By applying proprietary modern processing technologies and strategic partnerships Standard Lithium (TSXV.SLI) (NYSE.A:SLI) (FRA: S5L) is poised to bring the first new U.S. based lithium project in over 50+ years into production. The company’s flagship south Arkansas project is the largest and most advanced lithium brine project in the U.S. The 3.94 million tonne lithium carbonate equivalent resource, 175,000-acre project is located in a region of southern Arkansas that is home to North America’s largest brine production and processing facilities.
Standard Lithium is partnered with global specialty chemical company Lanxess AG on the project. The partnership is in the demonstration stage of testing the commercial viability of lithium extraction on a mass scale from brine that is a byproduct of existing bromine production facilities run by Lanxess in southern Arkansas.
Edit: correct symbol is SLI and also trades on the TSX
>>> Exxon Joins Hunt for Lithium in Bet on EV Boom
Oil giant quietly laid plans this year for producing mineral in Arkansas
By Benoît Morenne and Collin Eaton
May 21, 2023
Exxon Mobil is bracing for a future far less dependent on gasoline by drilling for something other than oil: lithium.
The Texas oil giant recently purchased drilling rights to a sizable chunk of Arkansas land from which it aims to produce the mineral, a key ingredient in batteries for electric cars, cellphones and laptops, according to people familiar with the matter.
Lithium is far removed from the fossil-fuel business, which has powered Exxon’s profits for more than a century, and signals the company’s acknowledgment that demand for internal combustion engines could soon peak, the people said. It would also mark a return for the company to an industry it helped pioneer almost 50 years ago.
Exxon bought 120,000 gross acres in the Smackover formation of southern Arkansas from an exploration company called Galvanic Energy, according to some of the people. The price tag was more than $100 million, people familiar with the matter said, a relatively small transaction for a company of Exxon’s size.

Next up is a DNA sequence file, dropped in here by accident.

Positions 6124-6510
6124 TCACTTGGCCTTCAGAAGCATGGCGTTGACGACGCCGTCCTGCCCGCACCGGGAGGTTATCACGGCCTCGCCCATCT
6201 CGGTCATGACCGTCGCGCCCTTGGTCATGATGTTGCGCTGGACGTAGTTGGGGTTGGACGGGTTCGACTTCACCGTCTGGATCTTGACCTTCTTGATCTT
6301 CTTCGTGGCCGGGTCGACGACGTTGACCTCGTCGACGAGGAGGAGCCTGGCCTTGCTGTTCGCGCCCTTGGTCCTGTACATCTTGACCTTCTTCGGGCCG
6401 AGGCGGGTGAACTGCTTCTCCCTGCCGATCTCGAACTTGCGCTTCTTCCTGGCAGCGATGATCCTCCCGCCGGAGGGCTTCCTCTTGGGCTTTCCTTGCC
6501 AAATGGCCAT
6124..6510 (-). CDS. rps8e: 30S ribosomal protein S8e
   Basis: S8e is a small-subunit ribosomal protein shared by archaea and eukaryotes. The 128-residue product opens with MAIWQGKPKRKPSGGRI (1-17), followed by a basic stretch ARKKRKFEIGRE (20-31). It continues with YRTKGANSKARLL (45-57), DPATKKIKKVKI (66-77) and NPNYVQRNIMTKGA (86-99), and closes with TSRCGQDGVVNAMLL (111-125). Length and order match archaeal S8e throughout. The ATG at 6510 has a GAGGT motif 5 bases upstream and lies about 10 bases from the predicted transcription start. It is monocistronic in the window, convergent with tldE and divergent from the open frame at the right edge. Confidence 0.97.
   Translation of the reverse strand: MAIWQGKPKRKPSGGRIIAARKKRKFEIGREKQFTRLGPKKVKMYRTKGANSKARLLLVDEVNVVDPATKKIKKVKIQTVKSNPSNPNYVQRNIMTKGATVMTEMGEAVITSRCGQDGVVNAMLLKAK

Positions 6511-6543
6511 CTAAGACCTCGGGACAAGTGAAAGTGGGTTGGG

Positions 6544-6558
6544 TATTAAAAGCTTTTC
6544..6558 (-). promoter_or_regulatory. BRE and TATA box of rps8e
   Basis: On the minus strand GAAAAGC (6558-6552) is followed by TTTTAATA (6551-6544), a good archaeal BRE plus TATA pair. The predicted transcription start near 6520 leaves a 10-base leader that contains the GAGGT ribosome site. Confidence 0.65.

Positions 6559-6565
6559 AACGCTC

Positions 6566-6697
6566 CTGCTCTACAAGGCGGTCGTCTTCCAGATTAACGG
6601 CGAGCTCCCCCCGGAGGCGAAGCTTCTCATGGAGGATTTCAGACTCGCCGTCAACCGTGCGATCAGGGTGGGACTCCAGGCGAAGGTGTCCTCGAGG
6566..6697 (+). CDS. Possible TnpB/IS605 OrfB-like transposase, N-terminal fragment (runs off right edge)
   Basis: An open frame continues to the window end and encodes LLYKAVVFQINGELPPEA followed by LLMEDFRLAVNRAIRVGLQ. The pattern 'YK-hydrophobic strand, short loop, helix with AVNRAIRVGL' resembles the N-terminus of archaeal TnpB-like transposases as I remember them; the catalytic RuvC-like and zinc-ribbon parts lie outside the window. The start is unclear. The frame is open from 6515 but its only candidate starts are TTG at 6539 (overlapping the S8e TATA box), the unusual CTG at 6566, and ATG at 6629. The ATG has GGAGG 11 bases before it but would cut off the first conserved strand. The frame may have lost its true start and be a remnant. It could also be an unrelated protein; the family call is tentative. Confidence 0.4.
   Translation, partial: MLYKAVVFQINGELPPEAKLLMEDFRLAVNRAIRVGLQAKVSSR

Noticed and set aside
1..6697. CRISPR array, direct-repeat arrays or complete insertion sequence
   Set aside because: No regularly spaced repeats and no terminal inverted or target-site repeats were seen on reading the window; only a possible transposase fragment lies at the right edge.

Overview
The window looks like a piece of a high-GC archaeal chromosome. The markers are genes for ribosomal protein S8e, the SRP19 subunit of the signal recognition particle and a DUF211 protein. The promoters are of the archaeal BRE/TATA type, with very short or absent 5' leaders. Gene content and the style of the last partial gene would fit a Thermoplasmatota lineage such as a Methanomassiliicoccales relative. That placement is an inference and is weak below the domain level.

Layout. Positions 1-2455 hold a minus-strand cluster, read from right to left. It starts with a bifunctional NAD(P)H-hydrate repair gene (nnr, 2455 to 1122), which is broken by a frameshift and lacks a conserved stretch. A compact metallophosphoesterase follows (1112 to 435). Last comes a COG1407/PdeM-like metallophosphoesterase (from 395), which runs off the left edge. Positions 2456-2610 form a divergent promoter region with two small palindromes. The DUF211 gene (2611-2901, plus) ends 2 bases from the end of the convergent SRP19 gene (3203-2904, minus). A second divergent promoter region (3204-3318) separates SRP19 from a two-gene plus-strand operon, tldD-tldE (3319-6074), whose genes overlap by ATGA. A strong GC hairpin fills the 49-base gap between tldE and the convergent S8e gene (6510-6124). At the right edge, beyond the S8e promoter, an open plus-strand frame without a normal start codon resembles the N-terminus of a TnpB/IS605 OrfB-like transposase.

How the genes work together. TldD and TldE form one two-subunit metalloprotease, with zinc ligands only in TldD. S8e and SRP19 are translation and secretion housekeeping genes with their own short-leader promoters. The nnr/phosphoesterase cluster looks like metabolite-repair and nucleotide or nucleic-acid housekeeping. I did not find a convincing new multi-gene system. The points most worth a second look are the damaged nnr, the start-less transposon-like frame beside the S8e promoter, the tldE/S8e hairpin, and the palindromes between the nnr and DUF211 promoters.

>>> US officials remove key obstacle to Thacker Pass lithium project
May 16, 2023
By Ernest Scheyder
(Reuters) -The U.S. Interior Department on Tuesday removed one of the last remaining obstacles to Lithium Americas Corp's Thacker Pass mine project in Nevada by finding nearly all of the site contains the metal used to make electric-vehicle batteries.
The opinion from the department's solicitor comes amid an acrimonious debate about whether more U.S. mines should be built to produce lithium and other green energy transition metals.
A federal judge in February rejected claims that the Thacker Pass project would cause unnecessary harm to the environment, but ordered officials to study whether roughly 1,300 acres (530 hectares) at the site where Lithium Americas hopes to store waste rock - a byproduct of the mining process - contained the metal. The ruling is being appealed, although the court has allowed construction to begin.
The judge's order was linked to an unrelated appeals court ruling that found mining companies do not necessarily have the right under U.S. law to store waste rock on federal land that does not contain valuable minerals.
Of the dozens of mining claims at the Thacker Pass site held by the company, the government found fewer than 10 did not contain lithium mineralization, an Interior Department official told Reuters.
"They're going to be able to start construction and production without these claims being in the plan of operation," the official said of Lithium Americas.
The Vancouver, Canada-based company, which is developing the project with General Motors Co, can apply for a right-of-way to use those other claims for non-mining purposes, the official said.
"We're committed to doing this job right and meeting or exceeding state and federal regulations as we advance construction," said Jon Evans, the CEO of Lithium Americas.
John Hadder of Great Basin Resource Watch, a conservation group that has appealed the court's ruling, said it believes federal law allows Lithium Americas access to the land only if lithium is consistently found in quantities that are economical to extract.
"It stands to reason that the mining company would not place millions of tonnes of waste material on an area where they see valuable mineral deposits," said Hadder.